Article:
Ancient Monuments

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St John's Holy Well

A Scheduled Monument in Hatherleigh, Devon

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Latitude: 50.8207 / 50°49'14"N

Longitude: -4.0565 / 4°3'23"W

OS Eastings: 255237.539661

OS Northings: 104367.168276

OS Grid: SS552043

Mapcode National: GBR KR.XL5N

Mapcode Global: FRA 26DX.MHB

Entry Name: St John's Holy Well

Scheduled Date: 24 October 1997

Source: Historic England

Source ID: 1016211

English Heritage Legacy ID: 30314

County: Devon

Civil Parish: Hatherleigh

Traditional County: Devon

Lieutenancy Area (Ceremonial County): Devon

Church of England Parish: Hatherleigh St John the Baptist

Church of England Diocese: Exeter


The monument includes a holy well, which is situated on Hatherleigh Moor, at
the head of a small valley which cuts across the moor to the east of the
village of Hatherleigh.
The monument survives as a circular stone lined well with a diameter of
0.7m. It is full of water, and is at least 0.6m deep. Enclosing the well is a
D-shaped stone and brick well house which has a domed roof. This measures 1.2m
long and 1m wide and is 1.4m high. There is a wooden door across the front of
the well which measures 0.7m wide and 1.18m high. The door faces south west.
This well was used during medieval times as a baptismal well. Although its
original name is not known, it is now called St John's Well.

The site of the monument is shown on the attached map extract.
It includes a 2 metre boundary around the archaeological features,
considered to be essential for the monument's support and preservation.

Source: Historic England

Reasons for Scheduling

Holy wells are water sources with specifically Christian associations. The
custom of venerating springs and wells as sacred sites is also known to have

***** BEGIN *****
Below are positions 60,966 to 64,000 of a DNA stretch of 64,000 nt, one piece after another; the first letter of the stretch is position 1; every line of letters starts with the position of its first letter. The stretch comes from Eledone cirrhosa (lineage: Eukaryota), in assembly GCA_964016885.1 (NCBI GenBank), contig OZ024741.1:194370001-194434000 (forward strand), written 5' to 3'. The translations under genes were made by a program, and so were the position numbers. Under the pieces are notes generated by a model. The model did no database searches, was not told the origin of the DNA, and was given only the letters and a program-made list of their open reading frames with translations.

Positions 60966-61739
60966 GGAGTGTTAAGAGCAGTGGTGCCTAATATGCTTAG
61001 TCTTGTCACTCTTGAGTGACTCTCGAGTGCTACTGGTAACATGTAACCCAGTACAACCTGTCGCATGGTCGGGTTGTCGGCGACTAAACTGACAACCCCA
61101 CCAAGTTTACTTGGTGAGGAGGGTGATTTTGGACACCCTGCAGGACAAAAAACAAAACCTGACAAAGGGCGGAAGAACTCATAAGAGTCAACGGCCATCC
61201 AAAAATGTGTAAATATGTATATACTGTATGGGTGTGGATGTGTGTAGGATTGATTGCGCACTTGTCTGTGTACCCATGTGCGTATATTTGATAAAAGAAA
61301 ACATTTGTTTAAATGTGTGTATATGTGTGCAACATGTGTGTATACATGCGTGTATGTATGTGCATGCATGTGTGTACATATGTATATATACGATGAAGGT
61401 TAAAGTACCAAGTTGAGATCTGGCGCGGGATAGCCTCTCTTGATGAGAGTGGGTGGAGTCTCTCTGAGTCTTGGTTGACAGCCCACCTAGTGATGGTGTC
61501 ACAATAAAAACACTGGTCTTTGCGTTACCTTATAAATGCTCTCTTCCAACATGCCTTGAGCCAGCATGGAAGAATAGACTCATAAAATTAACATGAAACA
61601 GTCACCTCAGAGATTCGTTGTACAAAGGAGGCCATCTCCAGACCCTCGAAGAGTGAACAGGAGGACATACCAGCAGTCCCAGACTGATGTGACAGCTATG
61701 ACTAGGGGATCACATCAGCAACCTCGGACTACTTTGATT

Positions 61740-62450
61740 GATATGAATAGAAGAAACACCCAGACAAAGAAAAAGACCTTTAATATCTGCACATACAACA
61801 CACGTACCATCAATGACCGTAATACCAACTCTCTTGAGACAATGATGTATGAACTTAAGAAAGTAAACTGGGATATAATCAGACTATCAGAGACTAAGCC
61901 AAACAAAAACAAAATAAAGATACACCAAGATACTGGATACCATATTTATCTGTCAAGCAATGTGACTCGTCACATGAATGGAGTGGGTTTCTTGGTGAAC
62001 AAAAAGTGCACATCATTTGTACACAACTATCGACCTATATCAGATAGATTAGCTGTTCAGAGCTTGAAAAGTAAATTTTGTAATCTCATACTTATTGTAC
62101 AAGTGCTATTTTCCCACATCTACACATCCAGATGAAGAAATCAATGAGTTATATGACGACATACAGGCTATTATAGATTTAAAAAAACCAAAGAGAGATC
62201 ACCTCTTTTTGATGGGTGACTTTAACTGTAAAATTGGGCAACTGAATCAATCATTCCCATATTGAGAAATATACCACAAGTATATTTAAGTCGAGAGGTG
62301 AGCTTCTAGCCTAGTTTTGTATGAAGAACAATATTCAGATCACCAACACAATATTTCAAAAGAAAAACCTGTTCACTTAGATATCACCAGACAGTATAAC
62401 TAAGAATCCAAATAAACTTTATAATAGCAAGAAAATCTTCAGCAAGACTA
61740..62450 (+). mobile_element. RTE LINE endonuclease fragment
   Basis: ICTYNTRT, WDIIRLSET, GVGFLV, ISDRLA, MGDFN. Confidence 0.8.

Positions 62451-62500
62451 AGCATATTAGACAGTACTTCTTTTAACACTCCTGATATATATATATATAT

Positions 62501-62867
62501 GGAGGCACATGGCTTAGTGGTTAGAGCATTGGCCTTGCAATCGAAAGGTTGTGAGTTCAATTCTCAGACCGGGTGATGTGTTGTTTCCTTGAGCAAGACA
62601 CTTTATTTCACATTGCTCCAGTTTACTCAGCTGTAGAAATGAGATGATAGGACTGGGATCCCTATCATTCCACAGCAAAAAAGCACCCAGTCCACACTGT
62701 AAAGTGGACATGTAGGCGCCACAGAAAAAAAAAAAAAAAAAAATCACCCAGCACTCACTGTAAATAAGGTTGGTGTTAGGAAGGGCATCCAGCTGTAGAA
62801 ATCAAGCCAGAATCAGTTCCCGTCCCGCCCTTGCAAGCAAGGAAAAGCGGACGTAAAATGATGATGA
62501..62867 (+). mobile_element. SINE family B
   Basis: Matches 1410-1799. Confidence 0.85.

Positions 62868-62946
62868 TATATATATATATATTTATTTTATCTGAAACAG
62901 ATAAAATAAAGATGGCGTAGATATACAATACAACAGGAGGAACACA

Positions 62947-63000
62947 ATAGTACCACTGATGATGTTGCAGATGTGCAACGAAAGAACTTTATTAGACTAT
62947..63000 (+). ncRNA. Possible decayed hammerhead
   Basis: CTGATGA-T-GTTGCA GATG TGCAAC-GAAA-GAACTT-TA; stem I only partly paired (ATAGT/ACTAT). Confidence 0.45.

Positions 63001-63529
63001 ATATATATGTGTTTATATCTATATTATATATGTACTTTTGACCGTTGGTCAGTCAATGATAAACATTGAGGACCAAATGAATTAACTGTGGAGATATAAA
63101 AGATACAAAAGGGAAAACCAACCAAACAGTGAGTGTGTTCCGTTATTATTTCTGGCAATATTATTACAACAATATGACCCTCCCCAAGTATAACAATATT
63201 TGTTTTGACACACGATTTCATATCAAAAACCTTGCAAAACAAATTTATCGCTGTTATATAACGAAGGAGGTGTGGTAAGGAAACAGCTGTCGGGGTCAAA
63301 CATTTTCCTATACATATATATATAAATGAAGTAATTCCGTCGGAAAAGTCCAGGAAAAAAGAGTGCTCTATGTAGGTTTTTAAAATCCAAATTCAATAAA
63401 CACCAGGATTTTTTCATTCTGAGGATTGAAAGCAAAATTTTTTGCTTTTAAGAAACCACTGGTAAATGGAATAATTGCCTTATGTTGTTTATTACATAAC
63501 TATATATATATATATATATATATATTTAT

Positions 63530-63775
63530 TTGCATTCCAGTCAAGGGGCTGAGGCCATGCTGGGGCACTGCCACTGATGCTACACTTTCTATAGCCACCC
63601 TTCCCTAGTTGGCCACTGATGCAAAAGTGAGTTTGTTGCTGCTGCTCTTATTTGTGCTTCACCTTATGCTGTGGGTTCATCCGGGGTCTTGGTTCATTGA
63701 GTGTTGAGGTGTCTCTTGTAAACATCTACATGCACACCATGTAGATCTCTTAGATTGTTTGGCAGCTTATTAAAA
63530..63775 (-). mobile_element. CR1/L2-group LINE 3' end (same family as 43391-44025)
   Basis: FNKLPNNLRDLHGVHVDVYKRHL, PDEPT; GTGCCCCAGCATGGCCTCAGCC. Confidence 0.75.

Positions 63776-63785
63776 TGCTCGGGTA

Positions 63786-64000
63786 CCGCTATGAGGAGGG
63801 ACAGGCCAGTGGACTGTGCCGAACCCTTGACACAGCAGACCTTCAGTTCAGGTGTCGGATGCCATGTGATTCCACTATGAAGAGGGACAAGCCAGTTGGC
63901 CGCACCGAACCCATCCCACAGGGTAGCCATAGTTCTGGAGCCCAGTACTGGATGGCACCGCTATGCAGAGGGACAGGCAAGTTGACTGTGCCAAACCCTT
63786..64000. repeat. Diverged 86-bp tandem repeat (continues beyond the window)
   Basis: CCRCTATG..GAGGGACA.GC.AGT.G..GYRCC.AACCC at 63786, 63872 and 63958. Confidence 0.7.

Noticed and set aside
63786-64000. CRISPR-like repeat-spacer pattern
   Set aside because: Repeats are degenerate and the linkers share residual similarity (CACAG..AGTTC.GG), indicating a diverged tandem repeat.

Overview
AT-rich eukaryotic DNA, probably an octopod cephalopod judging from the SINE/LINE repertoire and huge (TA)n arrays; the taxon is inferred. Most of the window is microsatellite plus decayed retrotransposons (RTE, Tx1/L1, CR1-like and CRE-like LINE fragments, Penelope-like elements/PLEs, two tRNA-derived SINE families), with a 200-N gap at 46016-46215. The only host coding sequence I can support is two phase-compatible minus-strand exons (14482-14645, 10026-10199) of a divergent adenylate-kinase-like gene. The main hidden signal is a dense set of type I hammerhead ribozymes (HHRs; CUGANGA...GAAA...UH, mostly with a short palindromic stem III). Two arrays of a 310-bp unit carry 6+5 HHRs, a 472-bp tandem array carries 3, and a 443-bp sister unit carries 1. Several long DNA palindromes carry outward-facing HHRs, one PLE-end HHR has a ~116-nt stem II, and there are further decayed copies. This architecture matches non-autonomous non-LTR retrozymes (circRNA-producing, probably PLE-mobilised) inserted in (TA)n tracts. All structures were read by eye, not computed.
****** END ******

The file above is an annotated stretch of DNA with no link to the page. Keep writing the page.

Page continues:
characterised pre-Christian religions in Britain and, although Christian wells
have been identified from as early as the 6th century AD, it is clear that
some holy wells originated as earlier sacred sites. The cult of holy wells
continued throughout the medieval period. Its condemnation at the time of the
Reformation (c.1540) ended new foundations but local reverence and folklore
customs at existing holy wells often continued, in some cases to the present
The holy wells sometimes functioned as sites for baptism but they were also
revered for less tangible reasons, some of which may have had origins in pre-
Christian customs, such as folklore beliefs in the healing powers of the water
and its capacity to effect a desired outcome for future events. Associated
rituals often evolved, usually requiring the donation of an object or coin to
retain the 'sympathy' of the well for the person seeking its benefits.
At their simplest, holy wells may be unelaborated natural springs with
associated religious traditions. Structural additions may include lined well
shafts or conduit heads on springs, often with a tank to gather the water at
the surface. The roofing of walled enclosures to protect the water source and
define the sacred area created well houses which may be simple, unadorned
small structures closely encompassing the water source, or larger buildings,
decorated in the prevailing architectural style and facilitating access with
features such as steps to the water source and open areas with stone benching
where visitors might shelter. At their most elaborate, chapels, and sometimes
churches, may have been built over the well or adjacent well house. The number
of holy wells is not known but estimates suggest at least 600 nationally. They
provide important information on the nature of religious beliefs and practices
and on the relationship between religion and the landscape during the medieval

St John's Holy Well survives comparatively well and contains both
architectural and archaeological information about the monument's construction
and use.

Source: Historic England


Devon County Sites and Monuments Register, SS50SE1, (1982)

Source: Historic England

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